There will be loads of people (me included) that have APS-H (1.3X) sensors that have no EF-S lenses. Including a 'switchable' crop to APS-C or APS-H would not be possible unless the lenses were EF as EF-S lenses can't be fitted to FF or APS-H bodies (1 series).
     
  8. alanS

    alanS Well-Known Member

    Well, I know that this is only a rumour thread but the EF-S issue has already been covered here and the rumour (attributed to a Canon source) is that Canon have "a fix for the EF-S lens issue." By this I assume what is meant is that there is a way to fit an EF-S lens to a future FF body.

    Whilst I can see the advantage in having a FF body which is able to switch to APS-C mode so that an APS-C lens can be fitted (assuming that some will upgrade from APS-C bodies and will want to keep their APS-C lenses and may not upgrade if they can't do that) I'm struggling to see an advantage in including a switchable APS-H mode. There are as far as I know no dedicated APS-H lenses (only EF, EF-S and third party APS-C only lenses) so what is to be gained from including a x1.3 crop on a FF camera? I honestly don't know.
     
  9. beejaybee

    beejaybee Marvin

    I think the history of this is, when the 1.3x sensor was introduced, (a) large sensor chips were insanely expensive, (b) the microlens design was such that "fringing" was uncontrollable at full-frame corners, especially since the lenses available then were designed for film.

    Also the amount of data in the image is reduced by a factor of 1.7 (for the same sensor pitch) so, with old, slow processors, the frame rate could be increased - this was probably important as most of the users were pros used to film SLRs which could run at ~5 fps (until the film ran out!)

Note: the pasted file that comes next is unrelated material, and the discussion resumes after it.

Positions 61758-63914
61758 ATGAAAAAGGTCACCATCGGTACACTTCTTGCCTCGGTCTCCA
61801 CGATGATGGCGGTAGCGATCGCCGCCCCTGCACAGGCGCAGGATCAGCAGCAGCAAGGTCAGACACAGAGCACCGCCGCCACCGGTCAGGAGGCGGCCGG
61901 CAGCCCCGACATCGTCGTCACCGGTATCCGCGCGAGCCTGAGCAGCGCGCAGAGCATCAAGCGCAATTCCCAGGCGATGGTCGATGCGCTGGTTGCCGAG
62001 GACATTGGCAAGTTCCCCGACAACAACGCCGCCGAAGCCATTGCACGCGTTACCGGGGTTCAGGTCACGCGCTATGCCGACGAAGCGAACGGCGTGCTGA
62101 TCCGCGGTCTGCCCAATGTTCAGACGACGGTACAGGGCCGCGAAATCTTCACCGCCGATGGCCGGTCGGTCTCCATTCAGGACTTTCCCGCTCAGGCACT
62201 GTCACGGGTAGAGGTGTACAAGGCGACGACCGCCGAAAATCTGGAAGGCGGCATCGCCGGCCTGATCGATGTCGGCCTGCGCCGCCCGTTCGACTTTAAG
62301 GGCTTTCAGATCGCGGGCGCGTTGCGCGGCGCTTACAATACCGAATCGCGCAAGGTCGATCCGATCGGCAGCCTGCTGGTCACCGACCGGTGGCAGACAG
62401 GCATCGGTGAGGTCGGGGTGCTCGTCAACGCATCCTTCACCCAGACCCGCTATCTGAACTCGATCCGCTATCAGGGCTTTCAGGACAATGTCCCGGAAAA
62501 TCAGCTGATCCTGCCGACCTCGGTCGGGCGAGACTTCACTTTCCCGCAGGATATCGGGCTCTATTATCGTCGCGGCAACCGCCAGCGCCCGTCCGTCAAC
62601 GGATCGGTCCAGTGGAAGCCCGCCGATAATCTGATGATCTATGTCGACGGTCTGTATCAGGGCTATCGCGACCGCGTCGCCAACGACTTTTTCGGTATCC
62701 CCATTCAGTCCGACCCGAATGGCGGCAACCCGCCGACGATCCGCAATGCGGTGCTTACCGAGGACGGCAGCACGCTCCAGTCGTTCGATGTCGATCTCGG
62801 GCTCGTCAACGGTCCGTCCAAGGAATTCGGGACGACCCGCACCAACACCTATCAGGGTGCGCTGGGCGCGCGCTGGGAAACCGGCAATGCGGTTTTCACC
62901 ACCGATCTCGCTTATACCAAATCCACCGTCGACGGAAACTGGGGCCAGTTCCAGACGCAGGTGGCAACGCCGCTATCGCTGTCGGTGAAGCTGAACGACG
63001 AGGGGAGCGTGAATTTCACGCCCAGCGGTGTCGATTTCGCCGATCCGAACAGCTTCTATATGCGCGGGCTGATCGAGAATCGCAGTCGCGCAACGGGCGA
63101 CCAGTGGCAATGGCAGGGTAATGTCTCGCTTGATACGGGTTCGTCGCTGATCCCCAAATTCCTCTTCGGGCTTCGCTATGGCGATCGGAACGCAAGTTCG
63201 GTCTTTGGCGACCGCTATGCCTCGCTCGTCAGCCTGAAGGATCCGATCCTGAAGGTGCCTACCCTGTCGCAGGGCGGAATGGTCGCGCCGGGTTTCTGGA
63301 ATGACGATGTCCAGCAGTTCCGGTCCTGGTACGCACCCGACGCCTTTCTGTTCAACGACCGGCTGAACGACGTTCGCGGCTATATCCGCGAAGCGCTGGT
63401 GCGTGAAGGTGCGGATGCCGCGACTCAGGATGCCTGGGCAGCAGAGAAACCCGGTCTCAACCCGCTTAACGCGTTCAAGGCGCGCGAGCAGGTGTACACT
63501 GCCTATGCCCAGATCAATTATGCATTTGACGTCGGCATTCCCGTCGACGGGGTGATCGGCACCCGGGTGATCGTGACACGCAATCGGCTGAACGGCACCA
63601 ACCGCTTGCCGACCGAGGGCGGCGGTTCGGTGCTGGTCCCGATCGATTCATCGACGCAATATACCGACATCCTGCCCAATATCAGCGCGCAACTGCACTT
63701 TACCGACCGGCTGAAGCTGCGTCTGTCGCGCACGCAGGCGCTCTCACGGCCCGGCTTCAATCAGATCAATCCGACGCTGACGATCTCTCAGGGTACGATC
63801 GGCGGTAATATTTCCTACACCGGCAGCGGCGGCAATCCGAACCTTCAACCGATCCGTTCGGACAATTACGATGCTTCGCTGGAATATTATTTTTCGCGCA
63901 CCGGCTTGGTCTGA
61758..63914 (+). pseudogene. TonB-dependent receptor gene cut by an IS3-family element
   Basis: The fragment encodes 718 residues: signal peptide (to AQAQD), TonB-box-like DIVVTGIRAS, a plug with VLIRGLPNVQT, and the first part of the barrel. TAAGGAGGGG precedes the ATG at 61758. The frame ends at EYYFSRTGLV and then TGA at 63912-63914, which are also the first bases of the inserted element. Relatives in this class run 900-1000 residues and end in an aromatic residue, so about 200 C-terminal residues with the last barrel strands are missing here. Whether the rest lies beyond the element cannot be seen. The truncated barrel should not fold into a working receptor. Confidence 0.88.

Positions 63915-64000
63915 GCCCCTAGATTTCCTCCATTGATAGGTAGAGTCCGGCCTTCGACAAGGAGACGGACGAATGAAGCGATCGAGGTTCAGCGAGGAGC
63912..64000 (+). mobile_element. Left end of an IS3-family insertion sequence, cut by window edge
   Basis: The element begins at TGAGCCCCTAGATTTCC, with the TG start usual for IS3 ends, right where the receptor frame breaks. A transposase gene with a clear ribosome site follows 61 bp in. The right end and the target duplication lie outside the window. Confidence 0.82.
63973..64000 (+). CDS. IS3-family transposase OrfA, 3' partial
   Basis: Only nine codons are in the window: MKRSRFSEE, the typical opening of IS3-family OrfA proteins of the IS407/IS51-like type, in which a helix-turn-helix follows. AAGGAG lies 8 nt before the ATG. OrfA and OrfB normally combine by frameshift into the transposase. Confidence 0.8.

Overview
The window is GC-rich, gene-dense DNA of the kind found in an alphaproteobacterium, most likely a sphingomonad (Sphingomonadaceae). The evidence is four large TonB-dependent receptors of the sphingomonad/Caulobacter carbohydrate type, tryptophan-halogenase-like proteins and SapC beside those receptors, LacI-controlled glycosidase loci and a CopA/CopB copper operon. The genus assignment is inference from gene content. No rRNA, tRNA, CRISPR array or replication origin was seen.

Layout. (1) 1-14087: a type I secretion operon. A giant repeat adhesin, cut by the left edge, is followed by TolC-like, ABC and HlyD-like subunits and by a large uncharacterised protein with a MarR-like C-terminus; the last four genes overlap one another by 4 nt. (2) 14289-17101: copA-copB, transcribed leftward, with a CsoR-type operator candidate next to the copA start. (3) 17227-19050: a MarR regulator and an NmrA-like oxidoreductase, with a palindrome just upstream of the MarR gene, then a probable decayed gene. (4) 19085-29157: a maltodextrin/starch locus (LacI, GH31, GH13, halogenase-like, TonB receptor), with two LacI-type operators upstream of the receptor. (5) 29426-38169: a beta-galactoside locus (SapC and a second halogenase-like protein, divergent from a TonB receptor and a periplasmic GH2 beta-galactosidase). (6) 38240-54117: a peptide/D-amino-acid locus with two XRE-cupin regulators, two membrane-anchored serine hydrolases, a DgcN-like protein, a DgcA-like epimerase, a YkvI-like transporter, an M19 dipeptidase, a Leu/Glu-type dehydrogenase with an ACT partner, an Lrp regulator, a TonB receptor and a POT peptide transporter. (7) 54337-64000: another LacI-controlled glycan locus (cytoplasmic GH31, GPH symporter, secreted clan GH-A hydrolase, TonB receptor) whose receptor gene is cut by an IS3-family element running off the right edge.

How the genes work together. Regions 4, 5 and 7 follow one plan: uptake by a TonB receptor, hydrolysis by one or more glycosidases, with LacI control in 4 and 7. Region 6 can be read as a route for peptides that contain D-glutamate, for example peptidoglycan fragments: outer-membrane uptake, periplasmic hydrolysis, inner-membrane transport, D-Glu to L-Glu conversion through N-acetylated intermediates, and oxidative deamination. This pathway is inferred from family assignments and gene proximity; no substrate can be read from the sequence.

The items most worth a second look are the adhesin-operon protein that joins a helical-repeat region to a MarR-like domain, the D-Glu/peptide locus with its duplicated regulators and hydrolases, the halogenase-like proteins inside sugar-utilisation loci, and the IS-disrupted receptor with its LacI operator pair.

Anyway, like others, I feel 1.3x sensors are on the way out - they no longer have advantages over either APS-C/DX or full frame/FX sensors which are sufficient to justify their continued existence.
     
  10. Norman

    Norman Well-Known Member

    The only reason for having a switchable crop is so that less data needs writing to buffer/memory and thus speed up the drive rate. Otherwise you might as well just crop on the computer.
     
  11. hodgo

    hodgo Well-Known Member

    I can never understand that either, why would a model aimed directly at professionals not be Full Frame, to go for a 1.3 crop factor seems to me to handy cap it straight away.

    Graham
     
  12. alanS

    alanS Well-Known Member

    "The only reason for having a switchable crop is so that less data needs writing to buffer/memory and thus speed up the drive rate."

    I thought about that but wouldn't it be easier just to record a smaller FF file? I don't know by the way, I'm just wondering. Is it easier to mask out part of the chip to increase the frame rate or is it easier to leave the camera in FF mode and record smaller files?
     
  13. Norman

    Norman Well-Known Member

    There wouldn't be a physical mask as such but the camera would have software that processes just the central portion of the sensor. How large or small that central portion is need only be determined by how quickly you want/need to process the data. No point in throwing out any more pixels than you need to once you have the speed you want. That's why we have 1.3X now. My 1D2N can write 8.5 fps the new 1D3 can do 10. Is any more speed necessary? Once they can write FF data at those speeds and maintain good quality then neither 1.3 or 1.6 will be needed.
     
  14. alanS

    alanS Well-Known Member

    "There wouldn't be a physical mask as such but the camera would have software that processes just the central portion of the sensor"

    Well, yes, obviously. Sorry if I gave the impression that I meant a physical mask.

    I suppose that the advantage of a x1.3 crop mode on a FF would mean that instead of recording a FF image of for example 10mb a central crop of for example 6mb is recorded thus increasing speed. This will presumably offer some advantage over simply recording a reduced file size FF image of 6mb to increase the frame rate? Again, I don't know.